Fecal short chain fatty acids in children living on farms and a link between valeric acid and protection from eczema
Journal article, 2020

Children growing up on farms have low rates of allergy, but the mechanism for this protective effect has not been fully elucidated. Short chain fatty acids (SCFAs) produced by the gut microbiota may play a role in protection from allergy. We measured fecal SCFA levels in samples collected from 28 farming and 37 control children over the first 3 years of life using gas chromatography. Data on diet and other host factors were recorded and allergy was diagnosed at 8 years of age. Among all children, median propionic and butyric acid concentration increased over the first 3 years, and longer SCFAs typically appeared by 1 year of age. Farm children had higher levels of iso-butyric, iso-valeric and valeric acid at 3 years of age than rural controls. In addition, children with elder siblings had higher levels of valeric acid at 3 years of age, and dietary factors also affected SCFA pattern. High levels of valeric acid at 3 years of age were associated with low rate of eczema at 8 years of age. The fecal SCFA pattern in farm children suggests a more rapid maturation of the gut microbiota. Valeric acid or associated microbes may have protective potential against eczema.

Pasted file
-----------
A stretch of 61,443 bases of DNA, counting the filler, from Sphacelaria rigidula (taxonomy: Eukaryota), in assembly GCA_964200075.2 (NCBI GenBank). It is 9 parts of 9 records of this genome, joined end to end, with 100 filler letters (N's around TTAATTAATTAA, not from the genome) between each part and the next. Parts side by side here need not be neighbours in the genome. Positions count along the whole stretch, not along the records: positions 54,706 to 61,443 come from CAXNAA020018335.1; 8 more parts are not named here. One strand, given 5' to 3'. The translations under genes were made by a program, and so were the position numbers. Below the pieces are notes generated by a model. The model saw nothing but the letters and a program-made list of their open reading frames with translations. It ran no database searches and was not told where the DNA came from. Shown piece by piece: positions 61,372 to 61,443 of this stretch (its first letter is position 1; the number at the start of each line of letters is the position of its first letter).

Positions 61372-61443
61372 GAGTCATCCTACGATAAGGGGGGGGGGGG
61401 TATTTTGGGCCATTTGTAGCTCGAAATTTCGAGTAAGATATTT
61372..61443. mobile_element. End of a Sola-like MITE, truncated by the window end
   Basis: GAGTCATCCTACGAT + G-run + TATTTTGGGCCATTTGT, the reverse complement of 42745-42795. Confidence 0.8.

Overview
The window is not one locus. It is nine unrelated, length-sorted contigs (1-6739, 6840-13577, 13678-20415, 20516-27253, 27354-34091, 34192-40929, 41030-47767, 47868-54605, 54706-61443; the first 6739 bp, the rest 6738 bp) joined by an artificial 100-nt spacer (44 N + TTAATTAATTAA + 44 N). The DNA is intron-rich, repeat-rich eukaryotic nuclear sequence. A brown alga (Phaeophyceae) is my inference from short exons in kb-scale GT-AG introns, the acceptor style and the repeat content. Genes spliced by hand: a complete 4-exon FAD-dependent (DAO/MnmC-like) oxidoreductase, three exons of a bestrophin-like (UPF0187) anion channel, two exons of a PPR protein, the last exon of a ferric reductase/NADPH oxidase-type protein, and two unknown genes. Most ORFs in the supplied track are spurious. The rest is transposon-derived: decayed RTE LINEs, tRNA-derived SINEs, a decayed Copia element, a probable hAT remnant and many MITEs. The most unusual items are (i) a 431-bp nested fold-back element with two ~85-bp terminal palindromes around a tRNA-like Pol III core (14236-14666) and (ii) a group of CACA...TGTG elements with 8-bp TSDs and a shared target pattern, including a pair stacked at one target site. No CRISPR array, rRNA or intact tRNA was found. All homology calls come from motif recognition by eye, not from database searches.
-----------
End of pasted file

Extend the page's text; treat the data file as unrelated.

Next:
Author

Monica Gio-Batta

University of Gothenburg

F. Sjoberg

University of Gothenburg

Karin Jonsson

Chalmers, Biology and Biological Engineering, Food and Nutrition Science

Malin Barman

Chalmers, Biology and Biological Engineering, Food and Nutrition Science

Karolinska Institutet

Anna Carin Lundell

University of Gothenburg

Ingegerd Adlerberth

University of Gothenburg

Bill Hesselmar

University of Gothenburg

Ann-Sofie Sandberg

Chalmers, Biology and Biological Engineering, Food and Nutrition Science

A. E. Wold

University of Gothenburg

Scientific Reports

2045-2322 (ISSN)

Vol. 10 1 22449

Early life nutrition and immune development with focus on allergy prevention

Swedish Research Council (VR), 2014-01-01 -- 2018-12-31.

Subject Categories

Pediatrics

Environmental Health and Occupational Health

Nutrition and Dietetics

DOI

10.1038/s41598-020-79737-6

PubMed

33384449

More information

Latest update

1/8/2021 3